Private Eye was a sharp critic of the Tories privatizations when they were being pushed through by Maggie Thatcher and then John Major. And one of their criticisms at the time was that the Tories appointed as heads of the new regulators, such as Ofwat and the Environment Agency in the case of water, people from the private sector, who shared the Tories view that government should leave industry to regulate itself. This was the beginning of the corporatist system, in which private industry is entwined with government to the point where it dictates official policy. This became notorious under Tony Blair, with leading industrialists like David Sainsbury of the supermarket company given posts on government bodies, that Guardian hack George Monbiot wrote an entire book attacking it, Captive State.

I found three reports of some of the antics of the privatized water companies in the ‘Privatisation Round-Up’ column in an old copy Private Eye from 25 years ago, Friday, 16th June 1995. They were as follows:

It’s tough at the top of a water company – especially if you are William Courtney, chairman of Southern Water, and all you hear are grips about your salary, your £250,000 share options (cashed) and the increasing cost of water in your area.

The public probably doesn’t realise how hard Mr Courtney works. In his capacity as director of Waterline Insurance, for example, a major subsidiary of Southern Water, he recently had to attend a long conference. As did his long-suffering wife Margaret; his diligent finance director at Southern Water, Ray King; and Ray’s long-suffering wife Sandra.

The relevance of the conference – on “international risk management” – may not be immediately obvious to Southern Water consumers, who will ultimately foot the bill; but the surroundings were relevant. Hard-working Mr Courtney and Mr King and their spouses attended the five-day conference at the luxury Marriott’s Castle Harbour Hotel in Bermuda – and as everyone knows Bermuda is surrounded by, er, water.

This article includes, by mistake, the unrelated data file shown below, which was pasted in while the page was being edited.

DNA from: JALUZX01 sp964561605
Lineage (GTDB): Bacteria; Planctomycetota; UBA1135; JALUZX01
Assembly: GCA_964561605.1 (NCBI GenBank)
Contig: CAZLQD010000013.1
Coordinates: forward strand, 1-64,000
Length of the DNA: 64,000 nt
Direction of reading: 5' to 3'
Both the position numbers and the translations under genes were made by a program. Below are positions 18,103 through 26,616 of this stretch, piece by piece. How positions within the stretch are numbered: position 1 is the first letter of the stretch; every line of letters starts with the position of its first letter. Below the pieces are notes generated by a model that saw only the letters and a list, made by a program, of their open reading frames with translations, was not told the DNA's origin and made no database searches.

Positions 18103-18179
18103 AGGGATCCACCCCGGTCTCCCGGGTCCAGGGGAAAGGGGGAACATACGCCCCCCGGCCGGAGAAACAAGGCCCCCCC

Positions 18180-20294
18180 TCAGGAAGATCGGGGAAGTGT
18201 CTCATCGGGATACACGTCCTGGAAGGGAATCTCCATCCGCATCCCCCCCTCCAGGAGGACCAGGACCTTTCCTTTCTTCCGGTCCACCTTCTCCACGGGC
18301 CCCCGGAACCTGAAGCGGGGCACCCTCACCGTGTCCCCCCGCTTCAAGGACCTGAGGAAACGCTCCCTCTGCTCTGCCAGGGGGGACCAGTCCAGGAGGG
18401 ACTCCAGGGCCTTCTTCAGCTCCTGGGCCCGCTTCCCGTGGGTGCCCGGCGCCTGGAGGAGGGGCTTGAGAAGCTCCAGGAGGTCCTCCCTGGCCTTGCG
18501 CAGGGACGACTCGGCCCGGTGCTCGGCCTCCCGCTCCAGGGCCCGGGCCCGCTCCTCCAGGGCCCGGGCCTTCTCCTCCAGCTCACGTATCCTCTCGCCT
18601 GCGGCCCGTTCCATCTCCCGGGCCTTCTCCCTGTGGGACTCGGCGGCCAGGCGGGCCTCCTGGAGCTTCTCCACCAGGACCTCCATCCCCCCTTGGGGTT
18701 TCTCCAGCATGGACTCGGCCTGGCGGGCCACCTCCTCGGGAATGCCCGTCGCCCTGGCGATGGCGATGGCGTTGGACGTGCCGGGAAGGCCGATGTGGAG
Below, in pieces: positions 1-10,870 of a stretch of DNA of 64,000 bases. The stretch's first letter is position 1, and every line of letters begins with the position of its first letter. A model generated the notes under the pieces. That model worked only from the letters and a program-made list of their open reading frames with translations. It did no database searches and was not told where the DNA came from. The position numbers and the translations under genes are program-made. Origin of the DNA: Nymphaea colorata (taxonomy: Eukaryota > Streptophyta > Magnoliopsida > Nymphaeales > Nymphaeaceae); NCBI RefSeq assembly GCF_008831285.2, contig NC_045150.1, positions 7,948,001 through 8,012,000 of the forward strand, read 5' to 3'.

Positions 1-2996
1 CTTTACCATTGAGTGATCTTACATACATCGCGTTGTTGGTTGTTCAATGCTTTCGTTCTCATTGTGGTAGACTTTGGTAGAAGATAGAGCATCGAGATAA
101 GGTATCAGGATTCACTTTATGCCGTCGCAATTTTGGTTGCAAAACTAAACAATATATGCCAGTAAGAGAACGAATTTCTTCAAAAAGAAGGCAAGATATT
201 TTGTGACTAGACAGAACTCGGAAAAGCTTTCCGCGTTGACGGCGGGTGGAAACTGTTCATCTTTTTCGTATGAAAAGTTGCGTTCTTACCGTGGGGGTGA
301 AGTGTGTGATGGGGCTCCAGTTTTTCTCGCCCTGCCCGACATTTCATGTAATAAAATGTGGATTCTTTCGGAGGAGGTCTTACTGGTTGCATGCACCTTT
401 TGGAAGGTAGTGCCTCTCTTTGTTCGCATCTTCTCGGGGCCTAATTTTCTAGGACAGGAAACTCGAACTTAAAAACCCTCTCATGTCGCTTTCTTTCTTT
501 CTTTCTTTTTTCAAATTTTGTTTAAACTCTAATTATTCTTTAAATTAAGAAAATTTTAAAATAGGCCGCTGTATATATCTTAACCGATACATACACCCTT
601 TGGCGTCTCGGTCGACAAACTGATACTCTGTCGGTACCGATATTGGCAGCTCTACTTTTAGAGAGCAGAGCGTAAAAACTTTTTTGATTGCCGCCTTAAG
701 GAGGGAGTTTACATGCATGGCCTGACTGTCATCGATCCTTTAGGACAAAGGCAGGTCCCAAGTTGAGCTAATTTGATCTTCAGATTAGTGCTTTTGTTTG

OFWAT, the water regulator, likes ot boast of its own successes, but the residents of Clyst St George in Devon are not convinced. Their case has been sitting in OFWAT’s tray for three years.

Their argument began when the National Rivers Authority ordered a clean-up of local ditches which acted as open sewers for septic tanks. The bill for householders could have run into the thousands. When the case finally ended up in court it was ruled that the responsibility fell on South West Water to bring the ditches up to modern hygiene standards.

South West Water had better things to spend the money on – like share options worth £144,95 for its managing director. The consumers turned to the apparently powerful watchdog OFWAT to force South West Water to take action. Finally, after no encouragement from OFWAT, the company is now thinking of installing the new sewerage system. But it still refuses to foot the bill and has approached the residents for a financial contribution towards the clean-up.

The European Union, meanwhile, is investigating why Yorkshire Water, which is now trying to buy up its own shares, was once given £23 million of regional aid to fatten it up for privatisation when the sold-off company now makes profits of more than £140 million a year.

The money, from a fund earmarked regenerating regional economies in the EU, was spent on improvements to three sewage works – improvements that had to be carried out in any event. When the EU bureaucrats sent the cheque, perhaps they forgot to point out that regenerating local economies does not mean boosting shareholders’ dividends and executive salaries.

I have a feeling that Yorkshire Water was hit by so many scandals that it ended up re-branding itself as Kelda.

These stories are an example of why English water is in the terrible state it is: greedy senior management doing as little as possible to maintain or improve the supply, awarding themselves grossly inflated pay and benefits and flitting off to foreign junkets and complacent and apathetic regulators doing as little as possible to protect the interests of these companies’ customers.

Jeremy Corbyn and the Labour Party were quite correct to demand these companies’ renationalization, along with other utilities. And it can’t come soon enough.

Rishi Sunak Goes Social Credit

July 6, 2020